Thursday, 3 April 2014

The Non-Existence of Female Astronauts in Older Science Fiction

It's an interesting experience watching older, perhaps somewhat dated science fiction movies, as well as reading old stories. As long as you can remind yourself that the people behind those films lacked the information available to us now, it is still possible to enjoy old stories of space exploration.

Of course from a technological standpoint, the claims of some can be jarring. We're still waiting on those interstellar-travelling flying saucers Forbidden Planet promised we'd have by 2002 and any story claiming Venus is capable of supporting intelligent life seems outright insane now that we know that planet is a blazing inferno with an unbreathable atmosphere and temperatures supposedly hot enough to melt lead. You just have to remember that the filmmakers did not have access to the same information we have now. Conquest of Space had some notable errors in its vision of the Martian surface, but back then they didn't have any of the photographs of Mars that we do now and certainly hadn't sent probes there. In fact, given how little they had to go on it was impressive they came as close as they did.

Now, technology of the future isn't the only thing that older science fiction movies occasionally tend to make mistakes about. Another area that also can make the experience of watching an older science fiction movie, especially one from the 1950's, to seem particularly jarring is the failure to predict certain changes in society.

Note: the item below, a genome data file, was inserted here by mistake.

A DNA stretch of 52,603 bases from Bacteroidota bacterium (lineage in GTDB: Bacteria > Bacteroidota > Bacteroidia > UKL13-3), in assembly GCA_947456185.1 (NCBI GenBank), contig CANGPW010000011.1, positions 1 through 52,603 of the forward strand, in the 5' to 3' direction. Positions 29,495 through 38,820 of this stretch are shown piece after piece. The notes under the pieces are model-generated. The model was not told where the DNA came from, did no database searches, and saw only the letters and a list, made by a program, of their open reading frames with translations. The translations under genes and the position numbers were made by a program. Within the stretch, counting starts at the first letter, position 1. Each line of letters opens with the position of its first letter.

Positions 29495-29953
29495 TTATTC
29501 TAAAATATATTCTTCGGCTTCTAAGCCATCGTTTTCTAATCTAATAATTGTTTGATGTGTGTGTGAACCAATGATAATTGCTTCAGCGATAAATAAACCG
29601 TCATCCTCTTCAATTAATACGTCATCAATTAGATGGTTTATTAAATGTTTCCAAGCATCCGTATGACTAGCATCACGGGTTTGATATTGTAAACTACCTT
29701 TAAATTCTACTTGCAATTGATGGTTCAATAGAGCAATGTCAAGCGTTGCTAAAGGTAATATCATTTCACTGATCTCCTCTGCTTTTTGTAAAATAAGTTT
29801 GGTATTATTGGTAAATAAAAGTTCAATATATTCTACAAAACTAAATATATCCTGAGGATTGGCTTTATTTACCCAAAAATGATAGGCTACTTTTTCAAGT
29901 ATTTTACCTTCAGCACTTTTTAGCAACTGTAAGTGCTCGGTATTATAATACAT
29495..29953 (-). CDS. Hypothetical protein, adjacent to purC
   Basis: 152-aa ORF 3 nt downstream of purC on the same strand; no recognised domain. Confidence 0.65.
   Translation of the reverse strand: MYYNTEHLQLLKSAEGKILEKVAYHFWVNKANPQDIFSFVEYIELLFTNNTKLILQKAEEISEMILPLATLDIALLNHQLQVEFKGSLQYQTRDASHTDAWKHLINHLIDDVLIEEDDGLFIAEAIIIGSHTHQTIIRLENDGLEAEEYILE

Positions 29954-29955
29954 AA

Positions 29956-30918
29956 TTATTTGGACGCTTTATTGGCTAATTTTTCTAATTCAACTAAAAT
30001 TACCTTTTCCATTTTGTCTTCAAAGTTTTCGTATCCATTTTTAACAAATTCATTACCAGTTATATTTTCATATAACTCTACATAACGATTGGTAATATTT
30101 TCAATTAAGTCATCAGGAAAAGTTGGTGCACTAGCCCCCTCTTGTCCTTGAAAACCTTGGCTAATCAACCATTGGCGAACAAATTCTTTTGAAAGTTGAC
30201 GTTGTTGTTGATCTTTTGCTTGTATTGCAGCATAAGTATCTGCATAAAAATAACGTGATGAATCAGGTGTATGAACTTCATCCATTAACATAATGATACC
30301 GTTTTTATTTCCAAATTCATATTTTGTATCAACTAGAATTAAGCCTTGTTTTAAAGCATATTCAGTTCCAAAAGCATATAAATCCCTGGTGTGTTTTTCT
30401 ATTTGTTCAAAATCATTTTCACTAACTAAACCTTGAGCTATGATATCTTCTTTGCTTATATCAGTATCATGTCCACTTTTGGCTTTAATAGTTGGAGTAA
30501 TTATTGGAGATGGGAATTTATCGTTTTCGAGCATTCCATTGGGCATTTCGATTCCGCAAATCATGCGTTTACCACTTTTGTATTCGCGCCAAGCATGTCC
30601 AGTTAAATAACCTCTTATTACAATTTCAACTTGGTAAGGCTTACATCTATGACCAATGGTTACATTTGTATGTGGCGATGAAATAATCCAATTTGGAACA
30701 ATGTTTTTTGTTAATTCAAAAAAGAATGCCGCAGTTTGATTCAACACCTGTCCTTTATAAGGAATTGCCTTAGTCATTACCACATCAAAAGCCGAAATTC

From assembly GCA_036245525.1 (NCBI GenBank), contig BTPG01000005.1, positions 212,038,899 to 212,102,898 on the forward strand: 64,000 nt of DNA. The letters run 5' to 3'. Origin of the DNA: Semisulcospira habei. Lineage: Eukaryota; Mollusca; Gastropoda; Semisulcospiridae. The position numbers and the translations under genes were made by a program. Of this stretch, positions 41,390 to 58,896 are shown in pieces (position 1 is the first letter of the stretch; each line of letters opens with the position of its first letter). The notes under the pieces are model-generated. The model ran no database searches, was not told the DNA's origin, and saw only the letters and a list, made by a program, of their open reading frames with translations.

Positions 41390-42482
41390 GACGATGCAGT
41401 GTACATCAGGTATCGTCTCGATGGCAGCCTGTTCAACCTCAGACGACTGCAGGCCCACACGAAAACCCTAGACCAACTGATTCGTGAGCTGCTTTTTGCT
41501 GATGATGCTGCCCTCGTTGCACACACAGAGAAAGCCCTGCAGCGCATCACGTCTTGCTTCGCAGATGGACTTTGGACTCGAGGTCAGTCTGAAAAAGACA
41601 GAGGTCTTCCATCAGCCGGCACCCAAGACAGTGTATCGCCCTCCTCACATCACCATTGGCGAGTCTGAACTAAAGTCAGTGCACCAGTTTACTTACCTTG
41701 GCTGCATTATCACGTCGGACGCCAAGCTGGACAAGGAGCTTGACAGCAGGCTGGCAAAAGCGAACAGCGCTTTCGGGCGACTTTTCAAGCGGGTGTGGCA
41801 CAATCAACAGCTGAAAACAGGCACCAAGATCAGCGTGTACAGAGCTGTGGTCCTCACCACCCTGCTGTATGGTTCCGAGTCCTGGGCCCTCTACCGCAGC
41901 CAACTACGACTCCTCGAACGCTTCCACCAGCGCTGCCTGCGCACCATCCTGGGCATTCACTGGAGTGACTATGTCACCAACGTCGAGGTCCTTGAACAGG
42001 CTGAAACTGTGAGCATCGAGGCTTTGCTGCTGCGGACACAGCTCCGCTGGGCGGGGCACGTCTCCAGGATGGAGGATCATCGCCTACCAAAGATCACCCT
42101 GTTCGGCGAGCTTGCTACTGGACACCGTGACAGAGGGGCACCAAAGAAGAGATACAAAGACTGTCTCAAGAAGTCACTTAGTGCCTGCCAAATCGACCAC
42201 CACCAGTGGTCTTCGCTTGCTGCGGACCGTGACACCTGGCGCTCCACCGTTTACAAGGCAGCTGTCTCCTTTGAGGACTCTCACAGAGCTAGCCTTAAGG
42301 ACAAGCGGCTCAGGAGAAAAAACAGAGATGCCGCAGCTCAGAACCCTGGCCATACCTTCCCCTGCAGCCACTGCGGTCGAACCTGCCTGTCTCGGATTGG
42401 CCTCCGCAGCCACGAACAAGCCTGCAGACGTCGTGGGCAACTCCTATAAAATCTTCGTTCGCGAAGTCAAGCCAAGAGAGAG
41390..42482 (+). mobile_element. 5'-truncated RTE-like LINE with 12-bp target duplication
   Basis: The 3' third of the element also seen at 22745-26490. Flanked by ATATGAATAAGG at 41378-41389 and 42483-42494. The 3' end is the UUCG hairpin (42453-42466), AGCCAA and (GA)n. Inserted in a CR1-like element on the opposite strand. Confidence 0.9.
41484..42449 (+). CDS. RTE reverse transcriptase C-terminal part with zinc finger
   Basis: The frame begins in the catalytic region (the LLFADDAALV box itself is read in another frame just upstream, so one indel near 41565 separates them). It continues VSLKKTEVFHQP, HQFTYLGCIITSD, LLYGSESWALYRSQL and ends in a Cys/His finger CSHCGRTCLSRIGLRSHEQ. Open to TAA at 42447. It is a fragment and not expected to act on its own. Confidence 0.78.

Recently, we had the success of Gravity, a tense, critically acclaimed science fiction thriller centered almost entirely around a female astronaut. These days, most astronaut movies, barring historical films like The Right Stuff or Apollo 13, usually tend to have a reasonably co-ed crew aside from a few rare exceptions such as Moon.

The idea of an astronaut being stranded by themselves in space had been used before, but was usually done with a man, as is the case of Sam Bell in Moon or the earlier example of David Bowman in 2001: A Space Odyssey.

Before Gravity, the closest examples I can think of involving a woman in this scenario are Ellen Ripley in Alien (which was only for the final act) and Eleanor Arroway in Contact (where the isolation is not given as much focus, and again, it's only for the final act, even if it's the most memorable part of the movie)

However, things were a bit different back in the 1950's, and if you look at older stories of space exploration, you see very different casts in many cases. To bring up an icon of the genre from that time, Forbidden Planet opens with a narrator hastily explaining mankind's achievements, talking about how men and women would land on the moon in the 90's (which oddly enough, might be seen as slightly ahead of us, since even today we've never actually put a woman on the moon) and begin travelling through interstellar space by 2002. 

They do say men and women, so that all seems well and good, like there's some reasonable gender equality in the future. Then we see the group of characters who will serve as our protagonists: a massive expedition crew that happens to be made up entirely of white American men. My guess is that I may have misunderstood what they meant by "men and women" going into space, and what they probably meant was women going into space colonies established by the men to get married, likely acting as a woman would have been expected to in the 1950's, as opposed to men and women both going out to explore space together.

Indeed, a lot of old science fiction stories tended to have all-male expedition crews. You can see this very clearly in a ton of Ray Bradbury's older short stories (The Illustrated Man is an anthology that contains several examples of this), along with movies like Forbidden Planet. Now, female astronauts weren't completely unheard of. They did pop up from time to time in films like The Angry Red Planet or Rocketship X-M.